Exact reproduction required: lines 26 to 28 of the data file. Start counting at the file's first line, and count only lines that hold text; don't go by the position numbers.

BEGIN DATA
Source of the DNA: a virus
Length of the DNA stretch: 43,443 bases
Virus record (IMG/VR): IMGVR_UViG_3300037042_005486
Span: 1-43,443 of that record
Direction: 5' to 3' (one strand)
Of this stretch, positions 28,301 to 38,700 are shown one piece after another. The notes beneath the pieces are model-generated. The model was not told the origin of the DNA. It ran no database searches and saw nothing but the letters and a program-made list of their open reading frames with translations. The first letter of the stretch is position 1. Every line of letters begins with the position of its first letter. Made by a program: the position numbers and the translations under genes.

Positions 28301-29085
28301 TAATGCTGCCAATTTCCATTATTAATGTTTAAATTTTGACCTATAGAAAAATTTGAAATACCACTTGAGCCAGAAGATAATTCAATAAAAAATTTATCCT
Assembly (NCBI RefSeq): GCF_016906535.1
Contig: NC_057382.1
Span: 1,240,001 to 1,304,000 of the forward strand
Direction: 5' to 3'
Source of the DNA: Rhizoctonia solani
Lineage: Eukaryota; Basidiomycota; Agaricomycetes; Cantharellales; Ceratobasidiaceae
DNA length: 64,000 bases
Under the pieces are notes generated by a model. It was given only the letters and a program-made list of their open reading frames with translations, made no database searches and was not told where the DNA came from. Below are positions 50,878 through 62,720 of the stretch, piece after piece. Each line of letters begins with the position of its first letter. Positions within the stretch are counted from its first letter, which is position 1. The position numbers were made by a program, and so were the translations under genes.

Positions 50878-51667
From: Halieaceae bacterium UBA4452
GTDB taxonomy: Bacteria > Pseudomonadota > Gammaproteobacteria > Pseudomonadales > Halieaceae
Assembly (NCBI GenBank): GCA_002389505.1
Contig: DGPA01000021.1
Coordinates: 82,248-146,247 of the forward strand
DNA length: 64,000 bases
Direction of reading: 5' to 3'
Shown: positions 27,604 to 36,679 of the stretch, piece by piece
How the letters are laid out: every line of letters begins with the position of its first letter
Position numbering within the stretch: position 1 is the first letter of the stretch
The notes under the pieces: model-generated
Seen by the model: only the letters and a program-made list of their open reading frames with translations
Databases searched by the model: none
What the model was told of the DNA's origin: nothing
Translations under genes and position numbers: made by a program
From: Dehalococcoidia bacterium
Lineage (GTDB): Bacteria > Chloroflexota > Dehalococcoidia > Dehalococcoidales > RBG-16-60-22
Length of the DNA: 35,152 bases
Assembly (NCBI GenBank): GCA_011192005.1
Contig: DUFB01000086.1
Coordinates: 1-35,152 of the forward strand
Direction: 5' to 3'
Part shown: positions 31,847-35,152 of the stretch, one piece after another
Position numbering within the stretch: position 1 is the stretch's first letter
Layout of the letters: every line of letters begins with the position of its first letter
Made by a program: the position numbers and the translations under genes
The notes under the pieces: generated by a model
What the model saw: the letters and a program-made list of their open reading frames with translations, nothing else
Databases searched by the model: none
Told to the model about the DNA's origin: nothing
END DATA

How the letters are laid out: every line of letters begins with the position of its first letter
Position numbering within the stretch: position 1 is the first letter of the stretch
The notes under the pieces: model-generated